The need to have a spiritual guide is not new. For as long as man has roamed the earth, there have been people putting themselves in the role of teacher, religious leader, master, or guru. Perhaps it comes from this constant quest to figure out what our humanity is all about.
So what is new? Instant access to your own private guru. Gurus are now popping up everywhere in the form of yoga teachers. It appears that yoga teachers, by some inherent right of being called a ‘yoga teacher,’ are automatically viewed with an esteemed reverence.
In fact, our culture has elevated yoga teachers to a state of authority on virtually everything. We are somehow expected to know so much and to be so perfect. We act as people’s therapists, both physically and psychologically. We are experts on everything related to anatomy and physiology. We are nutritional counselors. We are expected to be able to walk on our hands; if we don’t, well, then we’re just not good enough gurus.
Why is it that yoga teachers are elevated to such unreachable standards when so many of us barely have a 200-hour yoga teacher training under our belt?
The word “teacher” or “guru” is so effortlessly given to the earnest but yet untested yoga aficionado offering classes in the neighborhood gym, that we blatantly forget to ask ourselves: What actually constitutes a yoga teacher? In turn, we possibly trust some under-qualified “gurus” to help us make enormous life decisions without a second thought.
I’m a lifelong yoga instructor, but I’m telling you: yoga teachers make the most unlikely gurus.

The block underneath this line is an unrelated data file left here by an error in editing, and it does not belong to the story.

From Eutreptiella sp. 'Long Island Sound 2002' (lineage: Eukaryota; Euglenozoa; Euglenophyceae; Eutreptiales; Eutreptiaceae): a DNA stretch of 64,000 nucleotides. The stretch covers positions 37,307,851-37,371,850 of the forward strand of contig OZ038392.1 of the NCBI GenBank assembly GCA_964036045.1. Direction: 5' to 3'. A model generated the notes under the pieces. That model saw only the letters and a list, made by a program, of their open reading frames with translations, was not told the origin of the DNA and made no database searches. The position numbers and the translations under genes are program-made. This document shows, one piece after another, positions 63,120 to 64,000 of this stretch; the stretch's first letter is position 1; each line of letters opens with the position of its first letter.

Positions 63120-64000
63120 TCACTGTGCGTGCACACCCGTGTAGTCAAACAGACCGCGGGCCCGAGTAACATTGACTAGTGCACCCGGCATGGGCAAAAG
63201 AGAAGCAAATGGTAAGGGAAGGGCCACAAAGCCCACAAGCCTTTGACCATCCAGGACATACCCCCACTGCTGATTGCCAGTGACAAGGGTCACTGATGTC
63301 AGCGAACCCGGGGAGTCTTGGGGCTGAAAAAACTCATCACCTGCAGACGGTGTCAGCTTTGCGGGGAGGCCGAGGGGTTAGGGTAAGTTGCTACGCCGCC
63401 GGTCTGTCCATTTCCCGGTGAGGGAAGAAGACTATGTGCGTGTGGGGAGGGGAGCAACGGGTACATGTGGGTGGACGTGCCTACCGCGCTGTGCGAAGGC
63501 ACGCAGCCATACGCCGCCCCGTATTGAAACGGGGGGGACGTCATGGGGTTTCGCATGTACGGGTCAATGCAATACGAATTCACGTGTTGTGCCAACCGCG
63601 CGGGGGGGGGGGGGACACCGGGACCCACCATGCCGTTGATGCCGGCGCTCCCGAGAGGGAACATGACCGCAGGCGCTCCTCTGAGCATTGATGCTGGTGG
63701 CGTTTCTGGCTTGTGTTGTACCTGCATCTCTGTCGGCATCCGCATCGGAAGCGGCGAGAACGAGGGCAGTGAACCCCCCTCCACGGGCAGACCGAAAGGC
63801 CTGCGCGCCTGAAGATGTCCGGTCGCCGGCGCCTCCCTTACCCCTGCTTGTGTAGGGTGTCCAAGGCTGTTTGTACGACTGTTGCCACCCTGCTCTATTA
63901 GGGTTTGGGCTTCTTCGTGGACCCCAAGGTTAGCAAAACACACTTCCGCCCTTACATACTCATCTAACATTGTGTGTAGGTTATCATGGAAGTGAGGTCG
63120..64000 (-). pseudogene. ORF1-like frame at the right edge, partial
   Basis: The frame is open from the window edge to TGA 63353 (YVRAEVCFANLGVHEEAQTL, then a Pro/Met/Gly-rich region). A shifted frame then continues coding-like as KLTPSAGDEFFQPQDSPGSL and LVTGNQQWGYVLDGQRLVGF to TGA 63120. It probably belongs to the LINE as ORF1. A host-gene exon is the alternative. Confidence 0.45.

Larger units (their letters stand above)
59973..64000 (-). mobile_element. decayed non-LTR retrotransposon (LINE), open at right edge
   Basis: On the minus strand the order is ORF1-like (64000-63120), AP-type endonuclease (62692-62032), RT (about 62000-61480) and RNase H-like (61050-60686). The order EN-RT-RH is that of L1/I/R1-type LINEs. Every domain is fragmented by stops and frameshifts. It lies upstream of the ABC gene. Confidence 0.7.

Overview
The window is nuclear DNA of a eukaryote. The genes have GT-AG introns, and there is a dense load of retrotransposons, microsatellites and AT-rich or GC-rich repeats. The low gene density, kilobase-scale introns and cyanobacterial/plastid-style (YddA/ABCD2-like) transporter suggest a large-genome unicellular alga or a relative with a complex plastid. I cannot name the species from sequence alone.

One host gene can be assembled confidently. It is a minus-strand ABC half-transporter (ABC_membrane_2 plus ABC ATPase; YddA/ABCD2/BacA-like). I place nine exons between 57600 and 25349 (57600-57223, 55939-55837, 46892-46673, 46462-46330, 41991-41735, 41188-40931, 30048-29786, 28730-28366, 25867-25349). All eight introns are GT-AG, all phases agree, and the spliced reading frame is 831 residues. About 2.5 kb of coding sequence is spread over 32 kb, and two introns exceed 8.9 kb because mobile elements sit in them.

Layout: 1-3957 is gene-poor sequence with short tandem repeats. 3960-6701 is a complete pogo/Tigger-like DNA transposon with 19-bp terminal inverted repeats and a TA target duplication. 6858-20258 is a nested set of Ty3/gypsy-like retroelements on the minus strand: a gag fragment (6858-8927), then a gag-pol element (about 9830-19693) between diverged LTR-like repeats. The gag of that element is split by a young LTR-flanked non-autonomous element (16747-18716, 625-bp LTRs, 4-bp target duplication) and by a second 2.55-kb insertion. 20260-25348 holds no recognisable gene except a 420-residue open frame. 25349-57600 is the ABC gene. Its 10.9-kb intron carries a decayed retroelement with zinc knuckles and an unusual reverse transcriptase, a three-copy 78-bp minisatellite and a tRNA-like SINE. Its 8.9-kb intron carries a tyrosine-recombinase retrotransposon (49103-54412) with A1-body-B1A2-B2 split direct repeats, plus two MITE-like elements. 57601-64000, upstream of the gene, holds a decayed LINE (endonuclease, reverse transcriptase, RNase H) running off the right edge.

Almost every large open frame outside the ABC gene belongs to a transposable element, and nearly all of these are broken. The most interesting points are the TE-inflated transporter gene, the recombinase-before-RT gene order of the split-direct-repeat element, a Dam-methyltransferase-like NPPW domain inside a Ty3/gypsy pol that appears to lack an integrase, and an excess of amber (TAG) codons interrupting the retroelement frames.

Here are five reasons why you should think twice before seeking their advice:
1. They are not teachers.
Your yoga teacher, in all likelihood, is not really a ‘teacher’. They are your yoga instructor but that’s it. They have typically completed a 200-hour training—500 hour if you are lucky. They know how to teach you postures. They probably know how to get your body into some sense of alignment. Your yoga instructor might have some simple understanding of how to teach basic breathing practices. (Prana Yama.) But that’s it. They do not know how to align your life. Not only is it not fair to them to ask them to try, but it’s also not in your best interest to inquire.
2. They never had a yoga ‘teacher’ or guru themselves.
One of the most important yet overlooked aspects of the yoga tradition is the student/teacher relationship. The teachers of this tradition had a ‘teacher’ not only to impart the lineage, but also to direct and guide the student through the proper steps of the practice. They were actually the guide – the guru – who dispelled the darkness.
For some, guru has taken on a dirty meaning. So many “gurus” have been known to take advantage of their position with their students. Their stories are widely known.
From personal experience, having a’ teacher’ is the only way I have ever grown as a student. While I have been blessed with a few teachers, (Alan Finger, Erich Schiffman, Genny Kapuler), only one has remained in my heart. When you meet your ‘teacher’, there is a cataclysmic shift in your entire being. Everything inside of you awakens, and life somehow becomes clearer. Only a ‘teacher’ steeped in tradition, who has also been guided in the practice, can offer that.
During Wanderlust, Rod Stryker speaks about what it truly means to take on a ‘teacher’ in this Youtube video.
3. No life experience
Don’t expect your yoga instructor to automatically have had lots of life experience which has taken root in their life. The wise ones know that for real wisdom to take place, real experience has to take place. Wisdom can only come from experience.